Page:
How To Hang Up Temporary Curtains Without Placing Holes In The Wall

Posted on: 18 December 2014


Having curtains or drapes gives rooms a whole new look, and the large swathes of cloth also block out a lot more light than blinds can. However, if you're in a housing situation where you can't put holes in the wall, adding curtains can be difficult -- or so it seems. The most obvious method would be to use a tension rod placed in the window, but the curtain on the rod won't be able to cover the sides of the window in that case. If you want to block out light that's leaking around the sides of the blinds in the window, you need curtains that extend over and past the edges of the window itself. The solution lies in temporary, high-strength adhesive picture hooks.

Temporary Adhesive Picture Hooks

Get a curtain rod that is longer than the window by a few inches on each side. Weigh the rod and your chosen curtains -- include all curtain ties and any other accessories, such as curtain hooks or rings. You want to know this weight because the hooks you'll use on the wall are rated by weight.

Look for plastic or metal wall hooks that use a temporary adhesive and that are rated at least a few pounds over the weight of the curtain and rod bundle. For example, if your curtain and rod items all weigh 4 pounds, look for hooks that hold at least 6 or 7 pounds. Get four of these hooks. Even though that's going to give you more strength than you think you need, you want that extra strength to prevent the rod and curtain from crashing down if the hooks turn out to be loose.

Again, make sure the hooks use temporary adhesive. You'll find lots of permanent hooks when looking. Don't get the wrong ones because permanent adhesive can be just as damaging to walls as drilling holes would be.

Make sure the actual hook part of the plastic or metal hook is wide enough to accommodate your curtain rod. It's better if the rod rests all the way at the bottom of the U created by the hook, but if the space is V-shaped, a little gap underneath the rod should be OK. Just not too much. But that's also another reason why you want two hooks on either side of the window -- more support.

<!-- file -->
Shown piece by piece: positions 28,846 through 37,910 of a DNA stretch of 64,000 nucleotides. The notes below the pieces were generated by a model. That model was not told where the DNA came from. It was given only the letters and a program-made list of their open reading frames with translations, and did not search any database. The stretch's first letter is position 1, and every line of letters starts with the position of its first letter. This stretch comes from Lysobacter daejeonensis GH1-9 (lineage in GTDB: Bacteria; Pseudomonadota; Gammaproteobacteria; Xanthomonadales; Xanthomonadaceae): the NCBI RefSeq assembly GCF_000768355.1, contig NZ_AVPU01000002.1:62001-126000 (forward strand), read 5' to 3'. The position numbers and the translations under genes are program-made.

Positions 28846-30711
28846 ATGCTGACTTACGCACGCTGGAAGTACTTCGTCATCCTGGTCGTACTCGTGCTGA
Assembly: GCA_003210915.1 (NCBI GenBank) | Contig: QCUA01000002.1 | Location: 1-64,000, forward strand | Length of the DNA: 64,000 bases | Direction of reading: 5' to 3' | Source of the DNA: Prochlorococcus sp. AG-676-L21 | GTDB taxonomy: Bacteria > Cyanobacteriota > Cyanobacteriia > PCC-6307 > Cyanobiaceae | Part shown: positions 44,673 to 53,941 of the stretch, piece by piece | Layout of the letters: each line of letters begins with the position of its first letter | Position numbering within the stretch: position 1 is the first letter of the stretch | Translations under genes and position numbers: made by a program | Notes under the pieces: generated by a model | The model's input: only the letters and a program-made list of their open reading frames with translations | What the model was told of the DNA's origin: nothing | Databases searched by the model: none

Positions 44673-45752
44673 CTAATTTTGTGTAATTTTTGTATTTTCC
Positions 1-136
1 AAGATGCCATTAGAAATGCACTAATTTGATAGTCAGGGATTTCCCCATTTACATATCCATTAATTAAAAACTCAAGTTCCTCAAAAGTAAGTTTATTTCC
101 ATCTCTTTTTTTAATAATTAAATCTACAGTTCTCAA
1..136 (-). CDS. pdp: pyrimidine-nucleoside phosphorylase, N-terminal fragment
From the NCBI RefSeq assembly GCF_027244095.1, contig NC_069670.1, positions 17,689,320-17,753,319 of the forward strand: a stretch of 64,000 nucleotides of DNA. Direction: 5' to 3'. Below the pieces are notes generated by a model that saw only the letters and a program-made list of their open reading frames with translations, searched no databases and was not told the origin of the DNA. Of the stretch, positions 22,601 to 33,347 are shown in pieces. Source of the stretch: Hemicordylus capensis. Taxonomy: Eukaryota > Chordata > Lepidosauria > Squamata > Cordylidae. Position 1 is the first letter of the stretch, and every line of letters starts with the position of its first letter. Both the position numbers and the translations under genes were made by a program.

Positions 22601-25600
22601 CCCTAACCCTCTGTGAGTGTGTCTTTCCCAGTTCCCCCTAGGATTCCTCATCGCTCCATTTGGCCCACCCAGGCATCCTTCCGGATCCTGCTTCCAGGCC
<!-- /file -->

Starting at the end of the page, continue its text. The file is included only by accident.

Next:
Most of these adhesive hooks have two parts -- the adhesive bracket and the hook portion that slides over it. Have a friend help you here; locate the spot above the left edge of the window where you want the curtain to start and note where you'd need to have the rod. For example, a curtain held up by rings will have a rod a few inches above it. A curtain that has a pocket for the rod, though, will start pretty much where the rod is on the wall.

Measure Twice, Outline in Pencil

Mark the spot where you want the first hook to be, lightly, in pencil or chalk -- make an outline of the outer hook attachment so you get the hook placed exactly as you want it. Add the adhesive bracket and place the hook on top of it.

With your friend holding the other end of the rod, place your end of the rod in the hook, and have your friend try to locate the matching, level spot on the other side of the window. Hold the hook in that spot with the rod in the hook, and check the rod with a construction level. Move the other hook until you see the fluid in the level is in the right spot, indicating the rod is level. Outline the other hook on the wall, and attach it with the adhesive bracket.

Add the other two hooks to the wall, one on each side. So now, you should have two hooks right next to each other on the left side of the window, and another two hooks right next to each other on the right side of the window.  Let the adhesive cure for a bit before placing the rod back in the hooks.

A few hours after that, place the curtain from a place like House Of Drapery on the rod and hang the whole thing up. The curtain should cover all of the window. Remove the hooks when you need to, following manufacturer directions.